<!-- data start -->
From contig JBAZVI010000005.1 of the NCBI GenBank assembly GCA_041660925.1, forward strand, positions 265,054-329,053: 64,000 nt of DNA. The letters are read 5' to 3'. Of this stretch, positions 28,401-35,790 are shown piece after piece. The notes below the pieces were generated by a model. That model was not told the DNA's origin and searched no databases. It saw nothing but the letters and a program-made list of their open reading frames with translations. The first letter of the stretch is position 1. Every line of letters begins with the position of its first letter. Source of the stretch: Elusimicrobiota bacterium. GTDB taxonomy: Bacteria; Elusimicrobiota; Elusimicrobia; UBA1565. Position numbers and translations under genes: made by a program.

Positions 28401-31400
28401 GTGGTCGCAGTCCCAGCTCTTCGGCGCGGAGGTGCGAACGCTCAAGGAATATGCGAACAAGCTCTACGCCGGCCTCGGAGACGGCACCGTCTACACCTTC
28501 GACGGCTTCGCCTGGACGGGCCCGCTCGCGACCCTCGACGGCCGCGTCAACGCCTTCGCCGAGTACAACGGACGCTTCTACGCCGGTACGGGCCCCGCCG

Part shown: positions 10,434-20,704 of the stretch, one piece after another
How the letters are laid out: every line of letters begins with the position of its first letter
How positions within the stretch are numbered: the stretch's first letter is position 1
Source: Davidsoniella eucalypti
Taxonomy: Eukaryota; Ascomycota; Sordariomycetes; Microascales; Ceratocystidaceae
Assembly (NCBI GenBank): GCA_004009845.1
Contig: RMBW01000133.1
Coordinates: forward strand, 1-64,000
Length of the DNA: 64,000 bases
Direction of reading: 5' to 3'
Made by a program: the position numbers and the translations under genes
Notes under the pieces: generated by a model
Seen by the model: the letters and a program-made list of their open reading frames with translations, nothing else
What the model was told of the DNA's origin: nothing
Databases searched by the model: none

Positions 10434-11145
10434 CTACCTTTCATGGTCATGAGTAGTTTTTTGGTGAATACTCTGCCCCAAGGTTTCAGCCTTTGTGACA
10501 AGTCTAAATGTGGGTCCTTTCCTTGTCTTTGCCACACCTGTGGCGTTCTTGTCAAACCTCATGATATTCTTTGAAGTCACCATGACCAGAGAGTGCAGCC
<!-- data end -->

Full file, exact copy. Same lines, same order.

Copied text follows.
From contig JBAZVI010000005.1 of the NCBI GenBank assembly GCA_041660925.1, forward strand, positions 265,054-329,053: 64,000 nt of DNA. The letters are read 5' to 3'. Of this stretch, positions 28,401-35,790 are shown piece after piece. The notes below the pieces were generated by a model. That model was not told the DNA's origin and searched no databases. It saw nothing but the letters and a program-made list of their open reading frames with translations. The first letter of the stretch is position 1. Every line of letters begins with the position of its first letter. Source of the stretch: Elusimicrobiota bacterium. GTDB taxonomy: Bacteria; Elusimicrobiota; Elusimicrobia; UBA1565. Position numbers and translations under genes: made by a program.

Positions 28401-31400
28401 GTGGTCGCAGTCCCAGCTCTTCGGCGCGGAGGTGCGAACGCTCAAGGAATATGCGAACAAGCTCTACGCCGGCCTCGGAGACGGCACCGTCTACACCTTC
28501 GACGGCTTCGCCTGGACGGGCCCGCTCGCGACCCTCGACGGCCGCGTCAACGCCTTCGCCGAGTACAACGGACGCTTCTACGCCGGTACGGGCCCCGCCG

Part shown: positions 10,434-20,704 of the stretch, one piece after another
How the letters are laid out: every line of letters begins with the position of its first letter
How positions within the stretch are numbered: the stretch's first letter is position 1
Source: Davidsoniella eucalypti
Taxonomy: Eukaryota; Ascomycota; Sordariomycetes; Microascales; Ceratocystidaceae
Assembly (NCBI GenBank): GCA_004009845.1
Contig: RMBW01000133.1
Coordinates: forward strand, 1-64,000
Length of the DNA: 64,000 bases
Direction of reading: 5' to 3'
Made by a program: the position numbers and the translations under genes
Notes under the pieces: generated by a model
Seen by the model: the letters and a program-made list of their open reading frames with translations, nothing else
What the model was told of the DNA's origin: nothing
Databases searched by the model: none

Positions 10434-11145
10434 CTACCTTTCATGGTCATGAGTAGTTTTTTGGTGAATACTCTGCCCCAAGGTTTCAGCCTTTGTGACA
10501 AGTCTAAATGTGGGTCCTTTCCTTGTCTTTGCCACACCTGTGGCGTTCTTGTCAAACCTCATGATATTCTTTGAAGTCACCATGACCAGAGAGTGCAGCC